Angie Pepper was the 2015-16 Post-Doctoral Research Fellow in Animal Studies at Queen’s University. Angie completed her PhD in June 2013 at the University of Sheffield on feminist approaches to global justice and the need for a gender-sensitive cosmopolitanism. Her work on global justice prompted Angie to think about the problematic anthropocentrism that frames the mainstream discourse on what we owe one another globally, and what we are entitled to do with the Earth’s resources. Since humans are not the only animals capable of suffering as a result of human action or inaction, and since other animals also have a basic interest in securing the resources necessary for survival, questions of justice cannot be limited to interhuman relations. Consequently, Angie’s current research is shaped by her commitment to the thought that the lives and interests of all sentient animals must be taken as central to our thinking about global justice. She is especially interested in exploring how the inclusion of non-human animals within mainstream accounts of global justice reveals tensions and inadequacies within those positions, and in thinking about what global justice demands for all animals living on Earth. Moreover, Angie is looking at how the interests of non-human animals might be incorporated within models of cosmopolitan democracy and how they can be best represented at the global level in the absence of transnational democratic institutions and practices. (email@example.com)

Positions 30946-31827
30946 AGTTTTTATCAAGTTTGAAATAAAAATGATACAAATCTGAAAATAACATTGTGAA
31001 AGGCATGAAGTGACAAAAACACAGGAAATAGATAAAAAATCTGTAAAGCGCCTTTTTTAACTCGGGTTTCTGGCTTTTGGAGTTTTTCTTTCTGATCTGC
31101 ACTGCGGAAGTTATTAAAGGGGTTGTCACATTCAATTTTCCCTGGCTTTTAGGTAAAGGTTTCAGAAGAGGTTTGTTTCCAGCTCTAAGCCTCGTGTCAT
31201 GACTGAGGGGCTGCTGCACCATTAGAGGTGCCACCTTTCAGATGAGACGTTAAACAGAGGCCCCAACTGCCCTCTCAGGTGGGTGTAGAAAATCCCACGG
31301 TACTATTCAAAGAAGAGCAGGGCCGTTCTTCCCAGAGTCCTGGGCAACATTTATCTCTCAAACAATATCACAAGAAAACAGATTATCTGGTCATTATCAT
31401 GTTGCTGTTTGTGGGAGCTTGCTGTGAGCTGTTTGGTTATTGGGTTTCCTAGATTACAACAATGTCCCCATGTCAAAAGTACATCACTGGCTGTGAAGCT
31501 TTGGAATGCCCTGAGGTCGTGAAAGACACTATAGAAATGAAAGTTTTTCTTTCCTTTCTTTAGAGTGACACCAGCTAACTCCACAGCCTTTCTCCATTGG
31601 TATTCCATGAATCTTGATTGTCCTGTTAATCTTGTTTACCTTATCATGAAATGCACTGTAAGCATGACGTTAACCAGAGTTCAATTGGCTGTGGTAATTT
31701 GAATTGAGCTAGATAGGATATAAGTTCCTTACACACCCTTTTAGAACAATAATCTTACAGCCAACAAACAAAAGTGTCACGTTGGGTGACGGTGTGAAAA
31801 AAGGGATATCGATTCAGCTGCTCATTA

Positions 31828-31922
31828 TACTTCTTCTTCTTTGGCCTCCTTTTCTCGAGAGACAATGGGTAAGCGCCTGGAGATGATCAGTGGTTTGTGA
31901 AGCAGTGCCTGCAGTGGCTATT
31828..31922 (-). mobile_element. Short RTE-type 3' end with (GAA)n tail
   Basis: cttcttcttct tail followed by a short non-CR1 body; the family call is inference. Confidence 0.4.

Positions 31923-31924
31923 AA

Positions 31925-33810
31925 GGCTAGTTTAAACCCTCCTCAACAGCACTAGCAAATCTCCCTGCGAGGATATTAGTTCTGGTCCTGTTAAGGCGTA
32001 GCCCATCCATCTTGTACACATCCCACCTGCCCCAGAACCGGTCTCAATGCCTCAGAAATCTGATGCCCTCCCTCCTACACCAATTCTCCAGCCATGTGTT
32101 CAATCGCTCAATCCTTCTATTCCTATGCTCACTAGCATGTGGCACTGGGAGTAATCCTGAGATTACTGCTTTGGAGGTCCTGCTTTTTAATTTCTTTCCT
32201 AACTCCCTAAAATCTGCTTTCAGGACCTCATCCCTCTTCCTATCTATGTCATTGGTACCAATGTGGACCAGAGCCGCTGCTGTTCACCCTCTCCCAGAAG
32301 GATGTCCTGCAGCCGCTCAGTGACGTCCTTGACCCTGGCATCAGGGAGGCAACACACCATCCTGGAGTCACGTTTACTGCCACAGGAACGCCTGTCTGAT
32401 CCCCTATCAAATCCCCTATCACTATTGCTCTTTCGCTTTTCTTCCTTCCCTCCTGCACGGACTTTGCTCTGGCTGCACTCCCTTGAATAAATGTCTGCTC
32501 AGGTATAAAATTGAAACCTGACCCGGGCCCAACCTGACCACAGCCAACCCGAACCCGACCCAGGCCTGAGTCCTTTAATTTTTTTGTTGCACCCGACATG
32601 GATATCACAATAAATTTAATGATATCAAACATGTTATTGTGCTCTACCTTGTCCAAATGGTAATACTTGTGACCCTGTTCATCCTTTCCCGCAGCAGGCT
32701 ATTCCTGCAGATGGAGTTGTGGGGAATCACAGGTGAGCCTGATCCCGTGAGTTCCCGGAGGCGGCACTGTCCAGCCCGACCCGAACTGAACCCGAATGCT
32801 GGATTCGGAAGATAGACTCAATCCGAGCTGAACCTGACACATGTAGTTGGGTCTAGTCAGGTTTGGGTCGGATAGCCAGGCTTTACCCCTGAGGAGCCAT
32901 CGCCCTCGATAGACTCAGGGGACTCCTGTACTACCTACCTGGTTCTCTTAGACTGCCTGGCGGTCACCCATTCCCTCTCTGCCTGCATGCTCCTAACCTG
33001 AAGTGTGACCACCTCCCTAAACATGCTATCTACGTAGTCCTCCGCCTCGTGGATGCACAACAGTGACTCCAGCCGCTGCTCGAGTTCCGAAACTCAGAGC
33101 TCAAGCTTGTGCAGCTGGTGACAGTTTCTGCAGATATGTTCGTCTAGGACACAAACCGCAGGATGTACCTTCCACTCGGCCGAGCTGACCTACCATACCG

Mick Smith is jointly appointed between the School of Environmental Studies and the Department of Philosophy at Queen’s. His current work (funded by a SSHRC Insight grant on ‘Ethics, Politics, and Ecological Community’) is focused on developing a radically different understanding of ecological community. This involves re-conceptualizing the gap between scientific understandings of community ecology, which focus on providing external, ‘objective’, descriptions of ‘natural’ processes and relations in particular places, and humanist accounts of what it means to belong to ethical and political communities regarded as culturally constituted only within and between human beings. Ecological and ethical/political theory currently fail to speak to each other in very fundamental ways (epistemologically, methodologically, ontologically) when it comes to trying to understand the diverse relations between beings that might actually create and sustain communities that are both ecologically and ethico-politically constituted even as they are marked by ineradicable differences between individuals, populations, and species. This work further develops and extends ethical and political themes in his recent Against Ecological Sovereignty (University of Minnesota Press, 2011) and links to his involvement in the Extinction Studies Working Group, the new journal Environmental Humanities and his role as a founding editor of Emotion, Space and Society (including editing a special issue on Emotion and Ecology). He teaches two courses in the Philosophy Department which intersect with some aspects of critical animal studies: PHIL 293 Humans and the Natural World and PHIL493/893 Environmental Philosophy, and supervises graduate students in allied areas. (firstname.lastname@example.org )